Search engine optimization isn’t just about writing blog posts and adding keywords. You also have to think about keyword variations, density, and other elements that can make all the difference in how your readers and search engines find your content. The word “keyword” comes from a time when SEO was primarily about choosing relevant words as tags for documents stored in an online system. Those days are gone—but keyword research is more important than ever before. Here are five types of keywords you need to know to optimize your blog.
Synonyms are words with the same or similar meanings so that you can use them as keywords instead of other words. You can find synonyms with online tools such as thesaurus.com or Google’s built-in translation and synonym tools, or you can ask your readers to suggest words. Choose a few keywords to use as synonyms, and then use them to replace more general keywords. If you’re writing a post about student loans, you could use general keywords such as student loans, college loans, and financial aid. But by using synonyms such as tuition, cash assistance, and educational stipend, you make your content more specific, which can help improve your SEO. Synonyms can also expand the number of people who can find your content through searches.
Long Tail Keywords
You can think of long tail keywords as variations of other keywords. You might use a long tail keyword for two reasons. First, it gives you another keyword to use in your post. Second, it makes your post more specific, which can help you rank for more competitive terms. For example, if you’re writing a blog post about how to start a blog, you could use keywords such as “how to start a blog,” “how to start a blog for beginners,” or “how to start a blog and make money.” If you only use the first keyword, you’ll get plenty of visitors, but they’ll probably bounce straight back to their search results because your post won’t be very relevant to them. If you use long tail keywords, you can attract visitors who are more interested in your content because you’ve narrowed the focus of your post.
Not only do you want to attract visitors who are actively looking for the information you provide, but you also want to attract people who are just curious about the topic. Researching and including trending keywords in your posts is a good way to do this. While looking for trending keywords, notice which topics have low competition, so you can focus on those as well. To find trending keywords, use online tools such as Google Trends, Keywordtool.io, or Trends for Websites. Some bloggers create a list of trending topics and include them in each post. While this strategy can be effective, it can also feel forced and unnatural, so don’t go overboard. If you find yourself using trending keywords in every post, it’s probably time to come up with a more sustainable strategy.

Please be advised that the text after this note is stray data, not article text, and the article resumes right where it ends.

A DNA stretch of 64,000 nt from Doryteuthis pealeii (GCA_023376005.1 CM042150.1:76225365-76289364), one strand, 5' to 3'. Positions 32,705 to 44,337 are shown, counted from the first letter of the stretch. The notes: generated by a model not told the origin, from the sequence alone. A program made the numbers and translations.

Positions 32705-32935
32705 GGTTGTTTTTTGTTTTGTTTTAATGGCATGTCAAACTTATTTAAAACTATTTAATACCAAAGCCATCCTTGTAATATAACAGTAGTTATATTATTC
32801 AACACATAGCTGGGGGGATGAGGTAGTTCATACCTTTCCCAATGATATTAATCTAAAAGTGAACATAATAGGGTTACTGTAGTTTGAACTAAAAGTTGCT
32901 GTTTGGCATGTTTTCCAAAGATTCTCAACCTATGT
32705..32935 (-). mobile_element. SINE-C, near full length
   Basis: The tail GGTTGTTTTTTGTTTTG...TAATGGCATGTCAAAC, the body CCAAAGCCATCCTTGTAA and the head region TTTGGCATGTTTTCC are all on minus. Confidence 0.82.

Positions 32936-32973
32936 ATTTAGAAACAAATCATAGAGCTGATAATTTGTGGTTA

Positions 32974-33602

As you write your posts, you want to ensure you’ve included enough keywords to rank for the terms you want. But you also want to avoid keyword stuffing or including so many keywords in one post that it’s unnatural. You can use a keyword density checker to see if your post has a natural density of keywords. However, this might not be the best way to tell whether you’re using the right amount since the tools are often inaccurate or difficult to use. Instead, you can look for other signs that your post has the right density of keywords, such as a natural flow that doesn’t sound forced or an online plagiarism checker that doesn’t indicate any problems. Don’t worry if your post isn’t perfect when it comes to density. You can always go back and edit it later to improve it.
Latent Semantic Keywords
As you’re brainstorming new blog topics, it can be helpful to think about similar topics that readers might search for. For example, if you’re writing a post about how to grow tomatoes, you could also consider including posts on how to grow other fruit and vegetables, herbs, and flowers. You can also be more specific and include only similar keywords that readers might search for. You might also consider posts about how to grow heirloom tomatoes if you're growing tomatoes. This type of keyword research is called latent semantic indexing, or LSI. When you use these keywords, you’re taking advantage of the natural way people search for information online. You don’t want to target these keywords too heavily, or your readers will feel overwhelmed. Instead, you want to sprinkle them in a natural way throughout your posts.
The word “keyword” comes from a time when SEO was primarily about choosing relevant words as tags for documents stored in an online system. Those days are gone—but keyword research is more important than ever before. Keywords are words and phrases people type into search engines when looking for information online. The better your blog content matches up with these keywords, the more likely you are to appear in search engine results. There are five types of keywords you need to know: synonyms, long tail keywords, trending keywords, density, and latent semantic keywords.